Wikang Pilipino. Tatag ng Filipino.

I am seriously thinking if I should write this entry in my native language, but, I thought of doing otherwise (since there would be more opportunity for this to be understood from different parts of the world if I’ll use the language we’re all familiar with). I trust that you’d understand what I mean at the end of this post. :)

I am a Filipino. I was born and raised in Manila, the capital city of the Philippines.

In history, my country has been colonized by the Spaniards, Americans, and Japanese; ergo, you can depict a mix of our culture with these three colonizers. However, we have adapted more of the Spanish culture. Though mostly, we Filipinos, have a westernized mentality – a fact that I’m not really proud of but I’ll never lose hope that someday we’ll all be proud of where we came from.

My country is a very beautiful place and the people here makes it all the more fun for any foreign visitors. If you don’t believe me, check what the Lonely Planet has to say about us! #itsmorefuninthephilippines :) The Filipinos are the most happiest people in the world I know. I mean, we can seriously smile even in bad situations (like what happened during the habagat); we go crazy on the answers of our representatives who got in the top five of Miss Universe; we keep it cool even when our territorial disposition is challenged; we laugh about the simplest things as the existence of Thor; and many more. Aside from my country’s scenic places and exuberant people, another treasured possession that we have is our language: Pilipino.

I think English is a beautiful language, but Pilipino (or as others knew as Tagalog) is something more beyond that. It pierces through your soul; it’s heartfelt. Biased, eh? Haha. But if you’ll learn our language, you’ll know what I mean.

Growing up in an Asian and a “developing” country (as we are called) – the media, the academes, the government – the world tells us that to improve and to be globally competitive, English is a must to learn. That’s okay in one part but some of us, including me, went a bit overboard. By that I mean, as far as I’m concerned, I have considered English as the language of the elite, of the high-end professionals, of the cool people, of the in-crowd. I so wanted to belong when I was a teenager, I wanted to be cool, and I thought I should use English as much as I could. The worst part, there were times that I felt ashamed of using Pilipino when conversing with some other peeps who can understand it but who can only converse using English language.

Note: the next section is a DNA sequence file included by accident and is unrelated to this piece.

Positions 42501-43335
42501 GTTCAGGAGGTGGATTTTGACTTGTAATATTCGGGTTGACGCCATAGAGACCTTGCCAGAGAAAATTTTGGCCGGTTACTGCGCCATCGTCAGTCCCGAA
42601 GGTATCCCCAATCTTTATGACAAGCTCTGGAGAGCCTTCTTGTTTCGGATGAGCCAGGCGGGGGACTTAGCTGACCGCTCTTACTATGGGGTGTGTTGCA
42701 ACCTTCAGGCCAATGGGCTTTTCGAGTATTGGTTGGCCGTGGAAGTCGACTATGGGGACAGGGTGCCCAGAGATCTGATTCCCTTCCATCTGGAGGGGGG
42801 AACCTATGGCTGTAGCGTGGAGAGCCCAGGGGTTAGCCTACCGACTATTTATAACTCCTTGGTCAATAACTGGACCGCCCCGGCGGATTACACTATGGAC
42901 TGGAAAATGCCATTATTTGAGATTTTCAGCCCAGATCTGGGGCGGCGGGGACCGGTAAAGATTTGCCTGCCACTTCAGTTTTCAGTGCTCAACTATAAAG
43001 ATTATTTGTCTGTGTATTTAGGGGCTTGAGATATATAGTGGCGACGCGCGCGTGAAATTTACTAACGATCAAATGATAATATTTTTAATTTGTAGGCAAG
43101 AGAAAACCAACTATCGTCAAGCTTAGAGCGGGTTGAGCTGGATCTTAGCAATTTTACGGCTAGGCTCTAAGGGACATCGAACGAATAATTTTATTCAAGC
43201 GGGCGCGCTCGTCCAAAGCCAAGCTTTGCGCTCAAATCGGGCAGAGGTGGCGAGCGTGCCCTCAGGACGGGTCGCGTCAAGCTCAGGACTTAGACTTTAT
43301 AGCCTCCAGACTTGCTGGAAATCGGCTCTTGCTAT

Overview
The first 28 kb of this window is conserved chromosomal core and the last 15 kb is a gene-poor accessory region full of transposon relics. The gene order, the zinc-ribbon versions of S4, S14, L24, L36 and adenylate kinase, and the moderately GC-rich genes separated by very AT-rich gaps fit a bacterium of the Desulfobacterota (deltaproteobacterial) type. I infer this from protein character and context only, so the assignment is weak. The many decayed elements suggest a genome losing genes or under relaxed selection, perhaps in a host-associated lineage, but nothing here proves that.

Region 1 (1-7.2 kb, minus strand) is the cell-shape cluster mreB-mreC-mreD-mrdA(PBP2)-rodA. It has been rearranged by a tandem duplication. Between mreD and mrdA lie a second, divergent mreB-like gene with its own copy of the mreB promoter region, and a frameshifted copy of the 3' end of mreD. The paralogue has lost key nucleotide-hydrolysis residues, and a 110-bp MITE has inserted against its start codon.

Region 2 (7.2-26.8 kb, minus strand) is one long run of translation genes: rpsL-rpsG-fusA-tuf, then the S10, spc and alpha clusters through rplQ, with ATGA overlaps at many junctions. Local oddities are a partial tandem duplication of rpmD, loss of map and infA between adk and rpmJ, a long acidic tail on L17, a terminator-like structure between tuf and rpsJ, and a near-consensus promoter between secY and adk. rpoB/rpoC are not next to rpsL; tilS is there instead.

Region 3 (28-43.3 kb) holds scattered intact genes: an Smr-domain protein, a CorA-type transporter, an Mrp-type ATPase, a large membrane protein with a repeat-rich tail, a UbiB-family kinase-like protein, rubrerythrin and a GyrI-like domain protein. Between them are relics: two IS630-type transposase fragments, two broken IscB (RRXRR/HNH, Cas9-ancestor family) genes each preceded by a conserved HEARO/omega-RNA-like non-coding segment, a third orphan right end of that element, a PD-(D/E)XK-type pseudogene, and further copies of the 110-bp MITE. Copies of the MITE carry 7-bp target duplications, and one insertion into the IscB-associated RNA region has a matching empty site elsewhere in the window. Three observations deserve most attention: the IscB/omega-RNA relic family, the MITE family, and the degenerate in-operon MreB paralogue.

See? Too much colonial mentality. But thank God, I finally woke up from that nonsense crap. I am a proud Filipino but during those times that I think being well-versed in English would make you look smarter in front of others than using your own language, boy was I wrong. Yes, it might be true that to be globally competitive we need to learn the English language, just as in any business, Mandarin (correct me if I’m wrong) is a must. But that doesn’t make my native language, nor yours, less important.

A country’s language is like its most precious pride. It indicates independence, freedom and ownership of one’s own ethnicity. Its vastness and richness is a compendium of each generation’s contribution. It reflects the culture and artistry of the nation. It is something to boast and be proud of – something to be celebrated.

I hope that even when we, Filipinos, learn to speak in English, we don’t turn our backs on the language that we can say we own and we can use as own any moment we wish we could. This is one of the many treasures in our country that we can pass on and we must pass on to the next generation. Pilipino indicates the existence of Filipinos! :)

Photo credit: filipinobiography.com


Ako’y Isang Pinoy
Sa puso’t diwa
Pinoy na isinilang sa aking bansa
Ako’y di sanay sa wikang banyaga
Ako’y Pinoy na mayroong sariling wika!